Our apartment is located on the 11th floor of a 17-floor building. There are about 12 apartments per floor, which means about 200 units in our building alone. Our building is one of over 10 identical buildings in the development. Do the math, and that’s over 2,000 apartments like ours in an area of about six square blocks. Figure an average of 2.5 people per apartment, and you’re talking 5,000 people. Are you starting to get a sense of the incredible urban density here?
The entire development is called Hua Qing Jia Yuan (“Hua Qing” Beautiful Gardens), and it is so big that almost all taxi drivers in Beijing will know it by name. While the buildings were built in 2002, they don’t look seven years old. Let’s just say they haven’t aged that well, and I’m still looking for the beautiful gardens.
The history of the development is an interesting one. If you walk around, you’ll see two different types of buildings, one type being nicer than the other. The majority of the buildings were built to be sold on the open market, so they include a few extra amenities. One of the first noticeable ones is the presence of an external security door (and sometimes a guard – although the effectiveness of the guards is somewhat questionable). Regardless, the message is clear: only residents of that particular building can enter.
Three buildings on the development are “special,” and like a lot of things in China (and elsewhere too), it has to do mostly with politics. In exchange for the rights to build the entire complex, the developer needed to provide three buildings of units to be offered at below market rates to the current residents of the land on which they were going to build. It was a way to help assuage public discontent over the proposed changes. Well, it also turns out that the developer didn’t exactly have a reason to make those buildings the same quality as the others. Our building is one of these three cheaper buildings.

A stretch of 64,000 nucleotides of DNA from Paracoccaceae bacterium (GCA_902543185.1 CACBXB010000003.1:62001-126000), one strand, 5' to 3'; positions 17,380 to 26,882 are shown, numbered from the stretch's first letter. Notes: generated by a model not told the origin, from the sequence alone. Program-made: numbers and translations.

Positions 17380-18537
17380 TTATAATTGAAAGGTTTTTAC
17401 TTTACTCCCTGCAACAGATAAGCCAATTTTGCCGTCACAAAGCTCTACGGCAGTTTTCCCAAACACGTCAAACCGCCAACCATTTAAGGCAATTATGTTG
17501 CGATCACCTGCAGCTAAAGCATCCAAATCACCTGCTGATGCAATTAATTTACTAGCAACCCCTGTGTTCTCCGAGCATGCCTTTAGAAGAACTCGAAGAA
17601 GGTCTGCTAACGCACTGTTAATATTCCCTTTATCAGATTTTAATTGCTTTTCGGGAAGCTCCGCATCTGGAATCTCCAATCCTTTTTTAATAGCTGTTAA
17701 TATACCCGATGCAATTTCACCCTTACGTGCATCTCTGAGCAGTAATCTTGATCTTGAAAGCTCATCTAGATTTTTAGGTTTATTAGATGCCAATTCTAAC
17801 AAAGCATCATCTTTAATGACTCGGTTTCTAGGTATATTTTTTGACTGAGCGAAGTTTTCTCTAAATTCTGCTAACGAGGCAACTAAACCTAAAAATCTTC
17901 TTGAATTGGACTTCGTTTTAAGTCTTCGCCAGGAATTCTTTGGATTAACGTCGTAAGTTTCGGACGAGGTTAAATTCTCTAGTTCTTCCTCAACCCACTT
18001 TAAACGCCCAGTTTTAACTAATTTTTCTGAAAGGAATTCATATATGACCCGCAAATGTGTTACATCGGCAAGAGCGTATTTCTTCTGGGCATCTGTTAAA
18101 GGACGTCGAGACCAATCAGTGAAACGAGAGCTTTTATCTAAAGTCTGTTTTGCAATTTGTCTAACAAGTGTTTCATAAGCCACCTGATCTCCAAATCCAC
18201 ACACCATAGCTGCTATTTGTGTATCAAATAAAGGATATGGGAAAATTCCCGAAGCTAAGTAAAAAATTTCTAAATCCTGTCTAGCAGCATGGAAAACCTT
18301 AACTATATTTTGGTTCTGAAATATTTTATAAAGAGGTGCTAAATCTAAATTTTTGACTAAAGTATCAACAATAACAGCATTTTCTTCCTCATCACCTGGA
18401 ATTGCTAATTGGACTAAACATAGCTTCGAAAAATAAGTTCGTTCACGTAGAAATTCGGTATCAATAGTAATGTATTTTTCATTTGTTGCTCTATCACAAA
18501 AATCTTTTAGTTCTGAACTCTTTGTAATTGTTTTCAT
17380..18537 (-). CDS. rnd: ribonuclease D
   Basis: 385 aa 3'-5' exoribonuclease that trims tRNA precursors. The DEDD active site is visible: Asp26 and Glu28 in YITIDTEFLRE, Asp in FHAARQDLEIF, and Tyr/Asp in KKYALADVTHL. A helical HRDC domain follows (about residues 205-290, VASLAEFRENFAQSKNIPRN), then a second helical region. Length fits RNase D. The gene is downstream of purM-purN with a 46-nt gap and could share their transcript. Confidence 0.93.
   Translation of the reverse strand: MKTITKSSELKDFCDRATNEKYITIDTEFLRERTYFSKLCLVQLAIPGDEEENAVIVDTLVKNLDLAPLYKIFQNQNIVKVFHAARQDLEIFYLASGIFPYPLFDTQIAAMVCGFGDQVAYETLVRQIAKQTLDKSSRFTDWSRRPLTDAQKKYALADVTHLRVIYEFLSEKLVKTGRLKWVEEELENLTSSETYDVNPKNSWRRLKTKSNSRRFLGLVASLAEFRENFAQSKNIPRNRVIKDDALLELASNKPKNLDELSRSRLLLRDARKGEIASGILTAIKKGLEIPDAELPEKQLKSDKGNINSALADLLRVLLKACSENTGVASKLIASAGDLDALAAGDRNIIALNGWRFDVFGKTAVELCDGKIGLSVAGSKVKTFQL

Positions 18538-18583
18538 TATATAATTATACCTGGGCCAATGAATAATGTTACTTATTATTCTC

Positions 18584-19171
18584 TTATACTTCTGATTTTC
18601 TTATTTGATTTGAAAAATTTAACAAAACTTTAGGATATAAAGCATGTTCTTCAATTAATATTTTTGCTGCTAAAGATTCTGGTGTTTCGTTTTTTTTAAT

But you couldn’t tell it from the rent. While rent in Beijing is known for being higher than most other Chinese cities, this specific area is known for being high in Beijing. Of course, high is relative. Our place has a monthly rent of 3,900 yuan + 50 yuan in foreigners tax that I pay. That translates into about $550 a month – not really that much in the US.
The reason for the higher rent is that the location is really desirable, especially to foreigners. Because Wudaokou subway station is in the middle of at least six major universities, students from all over the world seek to live here. As more and more students study abroad, demand for apartments increases, and so does the rent.
The six universities (that I know of – there may be others) that surround Wudaokou are:
- Beijing University (west)
- Language & Culture University (east)
- University of Geological Sciences (east)
- Tsinghua University (north)
- University of Science and Technology (east)
- Beihang University of Aviation and Astronomy (south)
Quick Fact: I had also applied to teach at University of Science and Technology. I was accepted but declined the offer after I was hired by Tsinghua University.